This site is intended for health professionals only

At the heart of general practice since 1960

GPs to move ‘as close to salaried as possible’ under radical plan to reduce workload in Scotland

Exclusive GPs will give up employing practice staff and potentially have contractual limits set on their workload under proposals being looked at by Scottish ministers.

The proposals will see GPs share responsibility for care with a wider ‘primary care team’, in a move that will see the profession move ‘as far towards salaried model as possible without losing independent status’ by 2017.

Under the plans – currently being developed by Scottish GPC and discussed with ministers – GPs will be contracted as independent ‘expert generalist medical advisors’, potentially with limits placed on their workload and their gatekeeper role shared among other professionals.

GPs will only be responsible for the direct care they provide under the plans and would no longer employ practice staff, with practice pharmacists and nursing teams directly employed by health and social care boards to carry out health checks, QOF work and prescribing.

The plans will be officially presented to GP leaders at the LMCs Conference in London later this week and they have already received backing from the Scottish health minister Shona Robison.

She told delegates at Pulse Live in Edinburgh today the ideas were ‘compelling’.

GPs in Scotland have a three-year pause in contract changes until 2017 in order to agree a completely new GP contract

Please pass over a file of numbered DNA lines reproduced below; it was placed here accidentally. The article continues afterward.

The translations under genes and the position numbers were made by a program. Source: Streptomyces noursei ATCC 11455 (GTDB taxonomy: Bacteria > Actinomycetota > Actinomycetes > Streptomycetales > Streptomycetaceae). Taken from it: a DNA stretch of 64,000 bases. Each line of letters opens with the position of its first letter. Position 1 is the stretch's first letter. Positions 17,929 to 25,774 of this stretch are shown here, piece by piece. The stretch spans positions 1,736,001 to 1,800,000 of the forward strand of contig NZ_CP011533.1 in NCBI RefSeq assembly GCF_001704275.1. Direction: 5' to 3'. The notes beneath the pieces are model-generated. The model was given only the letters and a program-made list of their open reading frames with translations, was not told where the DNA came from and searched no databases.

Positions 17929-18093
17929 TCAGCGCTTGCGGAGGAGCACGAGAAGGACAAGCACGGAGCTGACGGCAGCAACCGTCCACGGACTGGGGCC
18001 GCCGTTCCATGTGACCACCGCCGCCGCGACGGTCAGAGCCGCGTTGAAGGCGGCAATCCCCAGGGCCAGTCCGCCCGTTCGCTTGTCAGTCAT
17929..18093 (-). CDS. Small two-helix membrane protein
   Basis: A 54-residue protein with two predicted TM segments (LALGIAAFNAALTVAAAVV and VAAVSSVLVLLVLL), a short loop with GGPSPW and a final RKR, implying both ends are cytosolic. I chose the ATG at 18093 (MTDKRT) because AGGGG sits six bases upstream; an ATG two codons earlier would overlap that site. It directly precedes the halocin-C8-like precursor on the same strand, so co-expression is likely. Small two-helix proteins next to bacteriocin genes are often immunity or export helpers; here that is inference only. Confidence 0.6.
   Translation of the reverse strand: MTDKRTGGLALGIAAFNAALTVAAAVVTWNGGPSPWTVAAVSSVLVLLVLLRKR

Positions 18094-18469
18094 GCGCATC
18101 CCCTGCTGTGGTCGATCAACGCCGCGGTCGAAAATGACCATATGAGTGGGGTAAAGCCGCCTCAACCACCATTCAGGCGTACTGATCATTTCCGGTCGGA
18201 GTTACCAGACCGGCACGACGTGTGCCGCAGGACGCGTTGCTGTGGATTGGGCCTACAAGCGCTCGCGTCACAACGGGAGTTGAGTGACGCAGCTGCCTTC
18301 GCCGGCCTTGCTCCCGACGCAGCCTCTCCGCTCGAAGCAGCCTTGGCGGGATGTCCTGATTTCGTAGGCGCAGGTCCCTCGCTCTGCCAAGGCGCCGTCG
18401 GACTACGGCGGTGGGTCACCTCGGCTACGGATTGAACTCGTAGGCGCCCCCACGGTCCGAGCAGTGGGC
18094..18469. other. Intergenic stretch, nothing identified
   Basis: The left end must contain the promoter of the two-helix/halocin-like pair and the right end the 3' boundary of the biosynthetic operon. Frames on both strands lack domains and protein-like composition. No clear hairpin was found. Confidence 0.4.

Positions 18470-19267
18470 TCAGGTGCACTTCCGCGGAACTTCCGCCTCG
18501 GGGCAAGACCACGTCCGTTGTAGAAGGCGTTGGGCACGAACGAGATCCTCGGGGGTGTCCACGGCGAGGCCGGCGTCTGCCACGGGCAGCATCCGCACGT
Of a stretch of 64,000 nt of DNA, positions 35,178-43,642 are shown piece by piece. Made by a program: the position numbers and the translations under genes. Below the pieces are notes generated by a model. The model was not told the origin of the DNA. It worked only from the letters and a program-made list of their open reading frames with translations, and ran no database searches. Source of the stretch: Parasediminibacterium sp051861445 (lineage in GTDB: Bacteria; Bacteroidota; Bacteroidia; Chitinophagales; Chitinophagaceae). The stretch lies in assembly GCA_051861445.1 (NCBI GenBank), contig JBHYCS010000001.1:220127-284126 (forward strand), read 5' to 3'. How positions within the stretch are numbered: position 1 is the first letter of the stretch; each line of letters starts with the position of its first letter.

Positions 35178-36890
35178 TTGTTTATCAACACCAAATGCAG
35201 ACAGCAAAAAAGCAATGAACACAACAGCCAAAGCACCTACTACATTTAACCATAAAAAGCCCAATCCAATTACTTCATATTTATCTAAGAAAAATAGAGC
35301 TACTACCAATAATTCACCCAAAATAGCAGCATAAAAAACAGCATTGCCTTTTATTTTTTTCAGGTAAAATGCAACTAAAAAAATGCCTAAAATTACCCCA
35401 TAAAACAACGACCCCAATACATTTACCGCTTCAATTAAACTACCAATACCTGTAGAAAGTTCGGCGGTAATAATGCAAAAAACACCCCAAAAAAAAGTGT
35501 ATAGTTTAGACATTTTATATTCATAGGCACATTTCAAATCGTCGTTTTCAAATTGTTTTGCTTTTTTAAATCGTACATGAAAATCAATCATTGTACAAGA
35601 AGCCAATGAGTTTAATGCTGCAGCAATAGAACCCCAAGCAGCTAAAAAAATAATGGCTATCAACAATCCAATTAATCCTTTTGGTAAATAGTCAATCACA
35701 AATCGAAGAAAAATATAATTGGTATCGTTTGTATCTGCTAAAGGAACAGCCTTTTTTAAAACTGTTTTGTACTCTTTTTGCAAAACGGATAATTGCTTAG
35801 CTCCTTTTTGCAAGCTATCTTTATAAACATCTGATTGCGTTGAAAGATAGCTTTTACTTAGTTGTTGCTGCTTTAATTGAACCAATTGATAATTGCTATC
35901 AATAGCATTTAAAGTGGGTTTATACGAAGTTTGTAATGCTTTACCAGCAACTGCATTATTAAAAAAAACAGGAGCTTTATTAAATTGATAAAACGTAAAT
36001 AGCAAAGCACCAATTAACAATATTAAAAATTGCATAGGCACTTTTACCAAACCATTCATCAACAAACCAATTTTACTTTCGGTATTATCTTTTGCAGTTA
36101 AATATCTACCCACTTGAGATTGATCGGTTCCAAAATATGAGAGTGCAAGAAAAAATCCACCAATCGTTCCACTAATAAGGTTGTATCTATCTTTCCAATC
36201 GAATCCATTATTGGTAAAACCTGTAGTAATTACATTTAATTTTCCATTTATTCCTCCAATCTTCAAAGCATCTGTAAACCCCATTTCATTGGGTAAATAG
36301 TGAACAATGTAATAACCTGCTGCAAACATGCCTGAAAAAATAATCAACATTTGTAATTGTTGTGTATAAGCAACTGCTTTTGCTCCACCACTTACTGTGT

Speaking at Pulse Live, Scottish GPC chair Dr Alan McDevitt said the current independent contractor status model was too risky and putting off potential new GPs. He said the new proposals could ‘engender hope’ and ‘encourage more GPs into the profession’.

Dr McDevitt explained: ‘We are arguing for a physican-led primary healthcare team – it doesn’t mean you’re the boss because you don’t employ the team but you should be leading how to achieve the outcomes, providing expert medical support to those team members.’

He said the contract with the local health organisation would ‘still be based on practices and practice lists’ as this allowed ‘the personal, relationship-based care fundamental to the future – that’s how we manage risks in the community, that’s how we have joint, shared decision making with patients’.

But he said this would mean ‘the community gets a share of the GPs’ time’ and that GPs will only have responsibility for the care they directly provide.

He warned that if negotiators failed to secure a more attractive independent contract for GPs they would end up with a fully salaried model, but that the aim was to ‘try to keep the best of the independent contractor status at the same time as getting rid of the worst of it’.

Ms Robison said the new GP contract from 2017 was a ‘big opportunity’ to change general practice.

She said: ‘We have had this discussion… about moving away from the kind of gatekeeper role of general practice to a model of primary care being a wider health team, with GPs being the clinical experts.

‘That’s something that I know the BMA and the RCGP have said is a more sustainable model.’

She added: ‘But the GP would provides the clinical expert advice to that primary care team - that is quite a different model to what we have at the moment - but the RCGP and the BMA are saying this is a good model to work towards.’

 

 

 

 

Related images

  • Dr-McDevitt-Alan

Readers' comments (37)

  • "potentially with limits placed on their workload" LOL

    "GPs will only have responsibility for the care they directly provide" LOL